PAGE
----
Alisa Yao, a product designer, goes by the Reddit pseudonym YattyYatta. Her Etsy store showcases “eco-conscious products for your zero-waste journey”: products like beeswax lunch bags in trendy prints and reusable food wraps; repurposed goods like leather wristlet keychains.

Another designer, Alice Sutton, says: “I want [my garments] to have a long life, not for the one season but for the years to come.”

Pictured: Alice Sutton.
Pictured: Alice Sutton.

Sutton is the founder of EDITION, an eco-friendly fashion label that won the Australian Fashion Debut award for Women’s Apparel in 2013. EDITION incorporates sustainable design and zero-waste pattern making. Sutton calls it ‘Selvedge to Selvedge’, meaning that she creates her garments as she goes - a focus on the process itself rather than definitive drawings.

“I always try and assess to see how I can be more sustainable in each part of the process.

“I think it’s really important to have small runs of garments and [to make] more considered pieces... All the small things: Making sure when you’re in the studio, you’re not wasting thread, wasting cardboard, tags, leftover fabric... It’s not just constantly looking for the new.”

Pictured: Accessing sustainability at each stage of the zero-waste process – as early as design. Source: Alice Sutton.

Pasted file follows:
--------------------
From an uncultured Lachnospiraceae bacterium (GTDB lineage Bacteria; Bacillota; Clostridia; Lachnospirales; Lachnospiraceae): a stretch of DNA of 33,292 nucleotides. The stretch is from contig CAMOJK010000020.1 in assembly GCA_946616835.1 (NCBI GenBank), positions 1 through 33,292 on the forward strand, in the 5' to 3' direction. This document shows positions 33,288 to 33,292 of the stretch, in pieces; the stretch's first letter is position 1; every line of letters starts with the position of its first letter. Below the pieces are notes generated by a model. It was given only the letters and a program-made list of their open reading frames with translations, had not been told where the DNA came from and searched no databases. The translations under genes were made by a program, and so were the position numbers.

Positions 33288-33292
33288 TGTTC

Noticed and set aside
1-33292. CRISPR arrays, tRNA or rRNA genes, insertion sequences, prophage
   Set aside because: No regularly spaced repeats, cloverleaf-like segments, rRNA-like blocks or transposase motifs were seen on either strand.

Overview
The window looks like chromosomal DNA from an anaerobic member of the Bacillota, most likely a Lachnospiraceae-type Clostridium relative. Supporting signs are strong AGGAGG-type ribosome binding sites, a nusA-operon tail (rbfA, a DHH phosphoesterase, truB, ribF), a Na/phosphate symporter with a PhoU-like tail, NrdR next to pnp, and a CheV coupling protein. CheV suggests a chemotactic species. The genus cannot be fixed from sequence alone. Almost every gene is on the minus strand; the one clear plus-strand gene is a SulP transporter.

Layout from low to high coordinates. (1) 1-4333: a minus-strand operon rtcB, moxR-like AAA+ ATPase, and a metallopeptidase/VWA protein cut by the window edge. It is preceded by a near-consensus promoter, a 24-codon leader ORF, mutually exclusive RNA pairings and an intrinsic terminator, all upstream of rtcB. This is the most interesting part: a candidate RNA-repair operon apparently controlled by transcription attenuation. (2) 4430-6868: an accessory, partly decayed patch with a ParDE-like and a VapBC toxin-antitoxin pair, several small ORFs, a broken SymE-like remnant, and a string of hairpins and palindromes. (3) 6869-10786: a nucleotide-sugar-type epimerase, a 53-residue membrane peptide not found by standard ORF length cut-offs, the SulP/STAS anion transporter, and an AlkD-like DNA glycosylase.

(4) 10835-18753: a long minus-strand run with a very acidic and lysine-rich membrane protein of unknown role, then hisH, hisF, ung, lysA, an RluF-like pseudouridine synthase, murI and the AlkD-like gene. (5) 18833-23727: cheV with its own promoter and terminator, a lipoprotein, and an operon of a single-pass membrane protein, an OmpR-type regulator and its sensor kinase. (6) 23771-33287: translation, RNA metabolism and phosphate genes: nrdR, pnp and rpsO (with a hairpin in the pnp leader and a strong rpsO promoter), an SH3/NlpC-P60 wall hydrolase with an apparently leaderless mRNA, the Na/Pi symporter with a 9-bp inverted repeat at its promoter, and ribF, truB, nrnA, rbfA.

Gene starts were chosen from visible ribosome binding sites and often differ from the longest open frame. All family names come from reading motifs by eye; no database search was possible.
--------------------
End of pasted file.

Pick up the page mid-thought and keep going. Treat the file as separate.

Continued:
Pictured: Accessing sustainability at each stage of the zero-waste process – as early as design. Source: Alice Sutton.

“I don’t know if it would be possible to be completely zero-waste for all garments. There’s always going to be some parts of the process where you can’t do exactly what you want to at the time… but in terms of your workers and where you’re sourcing fabrics from, it’s definitely possible to be more sustainable.”


Yao and Sutton are two of the many young designers helping to reshape the narrative of the fashion (and product design) industry. They are part of the blossoming zero-waste movement, which aims to “eliminate waste from the life cycle of a [product]… to reduce the impact of the industry on both the environment and people,” according to zero-waste fashion designer and Massey University academic, Holly McQuillan.

“For me personally, it’s usually relating to the design, pattern cutting and production of garments, and sometimes the upcycling of second-hand garments," she says.

McQuillan’s open source zero-waste project Make Use provides consumers with a “user-centred toolset” that aims to “[change] the way we make and use clothing”.